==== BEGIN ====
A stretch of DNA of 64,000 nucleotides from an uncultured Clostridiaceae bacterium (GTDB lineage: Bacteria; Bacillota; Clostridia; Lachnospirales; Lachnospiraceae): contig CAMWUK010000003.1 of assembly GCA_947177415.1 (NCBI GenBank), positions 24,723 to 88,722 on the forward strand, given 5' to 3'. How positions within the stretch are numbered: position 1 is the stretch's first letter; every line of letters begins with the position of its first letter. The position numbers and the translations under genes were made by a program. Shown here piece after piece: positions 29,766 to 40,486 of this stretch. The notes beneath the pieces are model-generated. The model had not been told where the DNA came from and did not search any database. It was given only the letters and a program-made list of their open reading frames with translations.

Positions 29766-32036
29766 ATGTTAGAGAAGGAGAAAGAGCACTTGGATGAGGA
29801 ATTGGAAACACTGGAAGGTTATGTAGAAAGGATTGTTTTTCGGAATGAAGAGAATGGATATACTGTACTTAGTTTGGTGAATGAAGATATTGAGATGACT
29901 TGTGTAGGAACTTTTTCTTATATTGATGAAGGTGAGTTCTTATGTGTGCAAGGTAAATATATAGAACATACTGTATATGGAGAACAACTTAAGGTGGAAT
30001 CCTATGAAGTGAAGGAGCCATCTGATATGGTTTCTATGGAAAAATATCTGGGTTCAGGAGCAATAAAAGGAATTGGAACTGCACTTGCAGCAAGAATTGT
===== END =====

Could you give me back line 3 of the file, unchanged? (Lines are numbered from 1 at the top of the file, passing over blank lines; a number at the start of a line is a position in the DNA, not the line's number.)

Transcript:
29766 ATGTTAGAGAAGGAGAAAGAGCACTTGGATGAGGA